100% government ownership; SMIB is a 100% GoSL owned LSB, and the Bank has received financial and managerial support from GoSL in the past. The GoSL has appointed three government administrative officers to SMIB’s Board representing the Ministry of Finance, Housing and Agriculture. GoSL also infused capital of LKR 250 Mn in 2016 by converting a loan granted by it in the past. ICRA Lanka therefore expects timely support from the GoSL, especially in meeting SMIB’s core capital requirement of LKR 7.5 Bn by December 2020.

Credit challenges

Moderate scale of operations; share of unsecured loans to further increase; SMIB is a moderate sized LSB with a total asset base of LKR 45.6 Bn and branch network of 24 as of Jun-19. The Bank offers personal loans, mortgage loans and EPF backed loans which accounted for 45%, 30% and 22% respectively of its LKR 35.3 Bn portfolio as of Jun-19. ICRA Lanka takes note of the increase in the share of unsecured loans in the overall portfolio, as the share of personal loans has increased to 45% as of Jun-19 from 26% as of Dec-16. As the Bank expands its personal loan book further and diversifies to newer products namely SME loans and microcredit, the share of unsecured loans is expected to increase further going forward. However, the granular portfolio and low credit concentration, with top 10 loans accounting for about 1% of the total portfolio as of Jun-19, extends some comfort. SMIB’s ability to keep credit quality under control in view of the increased share of unsecured loans would be a key monitorable.

Scope to improve overall risk management systems; ICRA Lanka notes that given SMIB’s limited internal controls and monitoring systems; there is scope to improve the same to make it commensurate with the increased business risk. The Bank’s business risk profile has changed over the period as the portfolio exposure has shifted from secured EPF loans (22% as of Jun-19 vis a vis 36% as of Dec-16) and mortgage loans (30% as of Jun-19 vis a vis 35% as of Dec-16) to personal loans (45% as of Jun-19 vis a vis 26% as of Dec-16), which warrants prudent loan origination and enhanced monitoring. Further, ICRA Lanka takes into cognisance that the Bank’s financial accounts were continuously qualified over the period because of the unreconciled balances carried forward since 2015. The Bank’s ability to clear these audit concerns in CY2019 as envisaged would be closely monitored.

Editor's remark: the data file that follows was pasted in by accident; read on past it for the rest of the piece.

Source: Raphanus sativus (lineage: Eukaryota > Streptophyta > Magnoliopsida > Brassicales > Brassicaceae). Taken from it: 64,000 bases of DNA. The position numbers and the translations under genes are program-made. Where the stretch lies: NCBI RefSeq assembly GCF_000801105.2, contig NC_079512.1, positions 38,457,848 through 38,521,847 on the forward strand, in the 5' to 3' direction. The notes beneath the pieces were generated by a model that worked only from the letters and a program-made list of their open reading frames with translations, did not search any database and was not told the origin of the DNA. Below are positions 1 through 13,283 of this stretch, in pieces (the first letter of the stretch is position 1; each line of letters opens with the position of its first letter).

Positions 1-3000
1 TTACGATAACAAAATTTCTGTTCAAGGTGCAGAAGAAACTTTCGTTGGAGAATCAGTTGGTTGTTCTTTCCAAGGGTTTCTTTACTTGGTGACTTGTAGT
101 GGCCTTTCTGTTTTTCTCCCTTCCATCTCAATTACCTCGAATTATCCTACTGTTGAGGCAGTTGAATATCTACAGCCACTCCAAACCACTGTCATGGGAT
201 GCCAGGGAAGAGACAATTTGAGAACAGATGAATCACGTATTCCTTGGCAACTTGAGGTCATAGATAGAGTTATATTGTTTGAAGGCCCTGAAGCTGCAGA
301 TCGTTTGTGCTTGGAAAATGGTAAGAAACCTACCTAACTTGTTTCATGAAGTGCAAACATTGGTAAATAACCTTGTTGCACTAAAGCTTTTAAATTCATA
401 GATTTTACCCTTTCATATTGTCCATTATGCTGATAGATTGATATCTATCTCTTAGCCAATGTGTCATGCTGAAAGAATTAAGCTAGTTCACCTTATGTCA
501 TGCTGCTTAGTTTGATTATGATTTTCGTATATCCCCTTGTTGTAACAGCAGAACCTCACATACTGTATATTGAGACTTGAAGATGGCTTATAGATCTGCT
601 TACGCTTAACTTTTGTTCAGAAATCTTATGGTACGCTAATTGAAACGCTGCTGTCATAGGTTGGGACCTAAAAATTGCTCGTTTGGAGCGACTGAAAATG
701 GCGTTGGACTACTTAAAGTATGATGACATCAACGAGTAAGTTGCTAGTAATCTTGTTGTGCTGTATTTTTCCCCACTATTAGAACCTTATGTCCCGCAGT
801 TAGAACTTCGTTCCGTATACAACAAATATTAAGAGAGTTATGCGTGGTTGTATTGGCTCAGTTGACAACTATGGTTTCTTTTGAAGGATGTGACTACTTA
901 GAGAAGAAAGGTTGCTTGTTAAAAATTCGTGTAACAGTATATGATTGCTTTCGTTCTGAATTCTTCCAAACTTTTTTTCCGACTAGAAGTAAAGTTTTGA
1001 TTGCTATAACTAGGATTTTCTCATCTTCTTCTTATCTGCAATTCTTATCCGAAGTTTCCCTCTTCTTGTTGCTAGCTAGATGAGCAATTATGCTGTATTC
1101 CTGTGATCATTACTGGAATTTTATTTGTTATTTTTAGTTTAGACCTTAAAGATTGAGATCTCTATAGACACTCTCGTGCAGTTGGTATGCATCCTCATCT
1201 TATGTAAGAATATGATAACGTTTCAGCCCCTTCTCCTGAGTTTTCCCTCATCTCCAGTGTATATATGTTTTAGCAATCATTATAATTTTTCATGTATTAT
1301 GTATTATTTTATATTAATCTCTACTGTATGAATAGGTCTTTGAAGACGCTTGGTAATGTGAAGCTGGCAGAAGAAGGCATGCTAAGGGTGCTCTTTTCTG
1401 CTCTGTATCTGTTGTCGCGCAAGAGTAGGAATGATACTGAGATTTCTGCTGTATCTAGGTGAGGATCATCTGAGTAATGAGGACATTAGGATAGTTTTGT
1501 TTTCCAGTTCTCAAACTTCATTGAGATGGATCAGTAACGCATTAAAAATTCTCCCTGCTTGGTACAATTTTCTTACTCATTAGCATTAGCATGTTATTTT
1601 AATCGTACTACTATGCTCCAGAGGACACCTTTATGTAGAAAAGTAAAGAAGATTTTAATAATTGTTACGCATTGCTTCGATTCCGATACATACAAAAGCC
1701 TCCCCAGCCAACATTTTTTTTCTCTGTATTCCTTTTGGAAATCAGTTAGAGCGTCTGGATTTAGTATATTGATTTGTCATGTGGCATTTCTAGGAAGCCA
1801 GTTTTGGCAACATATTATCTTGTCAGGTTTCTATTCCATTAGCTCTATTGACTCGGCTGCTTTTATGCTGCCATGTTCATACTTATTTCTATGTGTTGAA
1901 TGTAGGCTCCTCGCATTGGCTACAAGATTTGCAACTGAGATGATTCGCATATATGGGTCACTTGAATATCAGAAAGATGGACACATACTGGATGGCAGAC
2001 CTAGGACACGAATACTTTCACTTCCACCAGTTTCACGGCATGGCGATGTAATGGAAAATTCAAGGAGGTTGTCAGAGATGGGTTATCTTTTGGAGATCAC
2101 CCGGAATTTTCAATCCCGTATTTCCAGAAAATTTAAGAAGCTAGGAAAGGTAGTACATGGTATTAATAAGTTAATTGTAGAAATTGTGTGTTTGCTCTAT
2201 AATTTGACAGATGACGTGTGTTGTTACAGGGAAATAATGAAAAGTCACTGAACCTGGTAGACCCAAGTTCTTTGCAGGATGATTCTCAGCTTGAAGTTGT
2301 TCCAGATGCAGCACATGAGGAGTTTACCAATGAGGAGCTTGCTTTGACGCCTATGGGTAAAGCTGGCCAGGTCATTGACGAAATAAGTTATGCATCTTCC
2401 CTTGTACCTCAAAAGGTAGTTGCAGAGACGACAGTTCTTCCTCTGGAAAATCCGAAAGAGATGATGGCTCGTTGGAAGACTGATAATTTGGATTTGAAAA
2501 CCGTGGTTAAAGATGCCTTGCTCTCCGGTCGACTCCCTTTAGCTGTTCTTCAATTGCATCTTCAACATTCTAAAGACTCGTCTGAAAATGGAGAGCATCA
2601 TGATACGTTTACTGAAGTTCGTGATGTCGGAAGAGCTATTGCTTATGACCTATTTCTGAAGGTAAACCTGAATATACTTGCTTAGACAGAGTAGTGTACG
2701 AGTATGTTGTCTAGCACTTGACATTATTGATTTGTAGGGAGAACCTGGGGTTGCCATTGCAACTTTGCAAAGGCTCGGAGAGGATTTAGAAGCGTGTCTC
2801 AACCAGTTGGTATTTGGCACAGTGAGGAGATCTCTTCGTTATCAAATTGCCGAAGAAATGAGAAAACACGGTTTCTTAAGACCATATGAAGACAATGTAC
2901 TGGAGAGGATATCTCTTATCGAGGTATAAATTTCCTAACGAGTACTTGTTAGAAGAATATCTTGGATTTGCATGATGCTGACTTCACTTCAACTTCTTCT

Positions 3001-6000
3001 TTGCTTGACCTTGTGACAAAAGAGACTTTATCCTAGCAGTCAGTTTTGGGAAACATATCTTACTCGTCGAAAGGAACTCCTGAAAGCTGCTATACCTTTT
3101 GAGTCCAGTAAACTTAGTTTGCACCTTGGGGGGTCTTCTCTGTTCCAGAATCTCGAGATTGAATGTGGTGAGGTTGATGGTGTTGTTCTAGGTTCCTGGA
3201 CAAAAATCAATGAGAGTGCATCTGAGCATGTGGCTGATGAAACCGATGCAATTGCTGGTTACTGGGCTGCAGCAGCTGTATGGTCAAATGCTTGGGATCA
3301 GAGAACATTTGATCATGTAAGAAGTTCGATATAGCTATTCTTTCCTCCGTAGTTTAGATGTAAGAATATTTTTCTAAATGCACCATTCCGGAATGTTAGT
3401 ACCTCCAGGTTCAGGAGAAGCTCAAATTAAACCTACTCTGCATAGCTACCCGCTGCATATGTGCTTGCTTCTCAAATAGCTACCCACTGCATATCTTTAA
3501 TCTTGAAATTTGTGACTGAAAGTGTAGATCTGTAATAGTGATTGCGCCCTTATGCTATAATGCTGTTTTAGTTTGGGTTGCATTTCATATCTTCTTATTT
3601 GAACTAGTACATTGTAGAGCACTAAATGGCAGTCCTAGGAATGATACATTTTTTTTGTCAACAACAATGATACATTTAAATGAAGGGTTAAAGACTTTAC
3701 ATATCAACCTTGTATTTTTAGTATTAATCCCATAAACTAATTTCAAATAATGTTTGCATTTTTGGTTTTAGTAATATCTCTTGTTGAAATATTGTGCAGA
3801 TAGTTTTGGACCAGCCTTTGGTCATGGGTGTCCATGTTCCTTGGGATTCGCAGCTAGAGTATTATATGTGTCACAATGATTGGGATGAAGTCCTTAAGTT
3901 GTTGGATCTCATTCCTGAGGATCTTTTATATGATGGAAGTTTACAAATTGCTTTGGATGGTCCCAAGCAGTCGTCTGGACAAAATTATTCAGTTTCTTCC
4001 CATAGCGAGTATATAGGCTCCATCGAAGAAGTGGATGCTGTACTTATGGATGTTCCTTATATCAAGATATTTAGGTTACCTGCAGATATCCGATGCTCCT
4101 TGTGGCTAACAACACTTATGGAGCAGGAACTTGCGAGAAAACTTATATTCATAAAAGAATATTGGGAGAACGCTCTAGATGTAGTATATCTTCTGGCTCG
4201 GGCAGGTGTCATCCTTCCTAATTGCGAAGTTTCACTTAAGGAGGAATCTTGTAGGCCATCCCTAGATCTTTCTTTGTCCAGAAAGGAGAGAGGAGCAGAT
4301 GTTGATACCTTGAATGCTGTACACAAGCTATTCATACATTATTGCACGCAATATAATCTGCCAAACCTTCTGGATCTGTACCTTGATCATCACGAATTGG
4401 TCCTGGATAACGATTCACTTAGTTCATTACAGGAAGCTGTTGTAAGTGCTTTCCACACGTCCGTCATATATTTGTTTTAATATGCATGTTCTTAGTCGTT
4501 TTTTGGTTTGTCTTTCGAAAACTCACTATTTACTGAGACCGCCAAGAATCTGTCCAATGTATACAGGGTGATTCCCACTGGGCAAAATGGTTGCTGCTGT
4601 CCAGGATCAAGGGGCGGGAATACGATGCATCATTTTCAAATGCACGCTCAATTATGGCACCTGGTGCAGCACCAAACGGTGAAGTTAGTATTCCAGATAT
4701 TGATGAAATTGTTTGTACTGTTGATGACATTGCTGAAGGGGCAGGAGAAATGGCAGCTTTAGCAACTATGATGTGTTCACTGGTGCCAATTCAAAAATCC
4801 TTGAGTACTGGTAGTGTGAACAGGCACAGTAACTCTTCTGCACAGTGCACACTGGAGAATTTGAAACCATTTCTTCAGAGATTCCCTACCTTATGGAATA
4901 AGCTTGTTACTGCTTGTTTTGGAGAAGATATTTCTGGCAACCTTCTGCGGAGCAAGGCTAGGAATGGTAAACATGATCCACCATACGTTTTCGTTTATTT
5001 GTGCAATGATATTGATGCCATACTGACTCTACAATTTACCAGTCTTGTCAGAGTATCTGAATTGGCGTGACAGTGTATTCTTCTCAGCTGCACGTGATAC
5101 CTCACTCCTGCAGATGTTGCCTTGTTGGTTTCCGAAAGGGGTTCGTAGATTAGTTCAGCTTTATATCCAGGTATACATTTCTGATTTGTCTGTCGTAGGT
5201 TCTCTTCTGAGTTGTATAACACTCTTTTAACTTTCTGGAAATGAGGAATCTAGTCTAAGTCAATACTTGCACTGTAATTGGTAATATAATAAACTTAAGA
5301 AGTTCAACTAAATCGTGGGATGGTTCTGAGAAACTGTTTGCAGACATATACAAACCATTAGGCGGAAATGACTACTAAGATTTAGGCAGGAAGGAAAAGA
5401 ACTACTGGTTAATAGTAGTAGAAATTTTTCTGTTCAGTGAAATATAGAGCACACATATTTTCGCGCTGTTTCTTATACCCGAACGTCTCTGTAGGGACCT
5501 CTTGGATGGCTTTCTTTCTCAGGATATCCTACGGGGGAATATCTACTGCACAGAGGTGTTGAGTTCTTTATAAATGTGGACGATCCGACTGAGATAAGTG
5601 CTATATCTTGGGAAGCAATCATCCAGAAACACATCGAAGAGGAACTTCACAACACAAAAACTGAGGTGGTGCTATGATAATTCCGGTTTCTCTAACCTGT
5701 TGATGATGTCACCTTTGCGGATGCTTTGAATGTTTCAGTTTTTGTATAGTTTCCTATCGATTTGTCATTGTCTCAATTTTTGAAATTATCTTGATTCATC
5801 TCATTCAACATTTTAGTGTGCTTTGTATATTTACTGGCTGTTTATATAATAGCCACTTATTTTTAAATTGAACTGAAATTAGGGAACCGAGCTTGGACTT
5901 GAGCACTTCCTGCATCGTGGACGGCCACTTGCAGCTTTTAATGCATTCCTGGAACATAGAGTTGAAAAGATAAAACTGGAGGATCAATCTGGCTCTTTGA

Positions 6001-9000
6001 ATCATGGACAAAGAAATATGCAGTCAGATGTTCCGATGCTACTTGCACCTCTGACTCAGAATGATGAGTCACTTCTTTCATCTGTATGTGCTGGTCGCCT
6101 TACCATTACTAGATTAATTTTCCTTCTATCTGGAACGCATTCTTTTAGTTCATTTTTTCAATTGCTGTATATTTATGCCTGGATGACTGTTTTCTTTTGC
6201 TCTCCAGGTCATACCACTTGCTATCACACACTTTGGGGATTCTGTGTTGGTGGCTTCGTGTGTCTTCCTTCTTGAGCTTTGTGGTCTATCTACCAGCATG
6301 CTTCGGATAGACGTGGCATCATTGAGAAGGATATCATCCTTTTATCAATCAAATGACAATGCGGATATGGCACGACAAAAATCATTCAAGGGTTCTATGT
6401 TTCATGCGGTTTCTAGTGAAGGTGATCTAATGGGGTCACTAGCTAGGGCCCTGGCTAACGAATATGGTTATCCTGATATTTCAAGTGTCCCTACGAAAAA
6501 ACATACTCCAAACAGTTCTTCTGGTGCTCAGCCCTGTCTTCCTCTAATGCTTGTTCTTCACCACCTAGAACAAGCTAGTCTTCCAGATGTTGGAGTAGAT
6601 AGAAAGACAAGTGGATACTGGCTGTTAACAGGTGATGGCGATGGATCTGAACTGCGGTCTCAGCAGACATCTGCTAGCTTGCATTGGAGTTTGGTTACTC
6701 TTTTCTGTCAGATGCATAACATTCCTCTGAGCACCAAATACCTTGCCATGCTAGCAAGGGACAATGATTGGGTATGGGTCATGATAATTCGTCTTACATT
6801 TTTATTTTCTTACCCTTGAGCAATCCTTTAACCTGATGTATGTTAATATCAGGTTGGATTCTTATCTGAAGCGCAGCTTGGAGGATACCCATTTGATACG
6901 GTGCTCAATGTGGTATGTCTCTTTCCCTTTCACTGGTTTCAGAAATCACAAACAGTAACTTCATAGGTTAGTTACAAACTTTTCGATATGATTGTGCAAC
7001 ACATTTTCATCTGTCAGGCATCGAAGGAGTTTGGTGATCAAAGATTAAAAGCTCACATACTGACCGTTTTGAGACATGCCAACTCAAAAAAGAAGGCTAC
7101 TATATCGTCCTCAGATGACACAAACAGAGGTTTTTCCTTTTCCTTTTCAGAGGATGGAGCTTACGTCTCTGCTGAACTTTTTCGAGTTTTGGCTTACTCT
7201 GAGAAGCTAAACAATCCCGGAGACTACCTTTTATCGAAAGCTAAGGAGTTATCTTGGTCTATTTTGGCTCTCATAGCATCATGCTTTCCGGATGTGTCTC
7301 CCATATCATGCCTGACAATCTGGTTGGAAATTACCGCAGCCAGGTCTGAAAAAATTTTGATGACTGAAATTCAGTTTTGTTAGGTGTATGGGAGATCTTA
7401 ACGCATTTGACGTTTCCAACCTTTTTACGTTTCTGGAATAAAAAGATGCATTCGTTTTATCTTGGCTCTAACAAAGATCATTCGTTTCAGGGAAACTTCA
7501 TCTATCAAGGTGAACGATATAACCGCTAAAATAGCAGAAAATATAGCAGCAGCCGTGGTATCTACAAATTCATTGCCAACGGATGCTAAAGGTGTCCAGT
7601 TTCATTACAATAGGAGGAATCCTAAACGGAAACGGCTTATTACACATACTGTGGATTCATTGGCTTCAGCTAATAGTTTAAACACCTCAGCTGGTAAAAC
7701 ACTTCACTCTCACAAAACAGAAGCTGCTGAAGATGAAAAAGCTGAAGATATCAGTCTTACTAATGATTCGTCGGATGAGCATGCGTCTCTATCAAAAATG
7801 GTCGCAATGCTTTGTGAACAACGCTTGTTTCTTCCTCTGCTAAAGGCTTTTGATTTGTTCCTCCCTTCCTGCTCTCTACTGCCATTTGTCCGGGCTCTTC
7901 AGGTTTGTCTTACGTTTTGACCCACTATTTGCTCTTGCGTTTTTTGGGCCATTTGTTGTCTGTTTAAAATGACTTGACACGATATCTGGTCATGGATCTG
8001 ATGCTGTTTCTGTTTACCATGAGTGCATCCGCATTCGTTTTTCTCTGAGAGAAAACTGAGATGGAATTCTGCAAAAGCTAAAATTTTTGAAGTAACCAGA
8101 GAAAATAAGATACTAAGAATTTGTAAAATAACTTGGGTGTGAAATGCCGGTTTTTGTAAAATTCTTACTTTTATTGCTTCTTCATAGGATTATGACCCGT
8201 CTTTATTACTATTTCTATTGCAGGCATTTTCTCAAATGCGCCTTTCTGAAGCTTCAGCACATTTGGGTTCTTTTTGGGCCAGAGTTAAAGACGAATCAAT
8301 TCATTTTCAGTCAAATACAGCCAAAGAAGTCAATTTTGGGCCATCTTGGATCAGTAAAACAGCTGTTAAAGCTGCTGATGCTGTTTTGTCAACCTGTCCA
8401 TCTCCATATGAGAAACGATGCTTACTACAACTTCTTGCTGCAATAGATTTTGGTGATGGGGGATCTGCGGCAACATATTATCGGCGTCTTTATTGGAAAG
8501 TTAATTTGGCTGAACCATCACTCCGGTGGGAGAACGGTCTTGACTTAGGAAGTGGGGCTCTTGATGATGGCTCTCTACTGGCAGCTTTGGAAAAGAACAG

Weak asset quality indicators; The Bank’s gross NPA ratio stood at 20.7% as of Jun-19 (20.7% as of Jun-18 and 21.8% as of Dec-18). EPF loans contribute significantly for the overall high NPA’s, as most borrowers expect the Bank to recover loan liabilities out of EPF balances. Historically, SMIB recorded lower NPAs during the second quarter of the year as the claims for previous year’s over dues on EPF backed loans are paid during this period by the EPF division of CBSL. As of Jun-19, gross NPA ratio of EPF loans remained elevated at 68.3% from 64.7% as of Jun-18 (68.6% as of Dec-18). Despite a YoY growth of 10% in gross advances (excluding EPF loans) as of Jun-19, the gross NPA ratio of the same increased to 7.7% as of Jun-19 from 6.7% as of Jun-18 (7.3% as of Dec-18). The delinquencies (excluding EPF loans) also remained high with 30+ days past due (dpd) at about 30% as of Jun-19 (28% as of Dec-18 and 31% as of Jun-18). The increase in gross NPAs in personal loan segment (GNPA% at 6.5% as of Jun-19 vis a vis 6.1% as of Dec-18 and 5.0% as of Jun-18) during the period largely contributed to weaker asset quality in non-EPF loan book. In the mortgage loan category, the GNPA ratio stood high at 8.3% as of Jun-19, however marginally improved from 8.7% as of Jun-18 (8.3% as of Dec-18) because of some recoveries and incremental slippages decreased.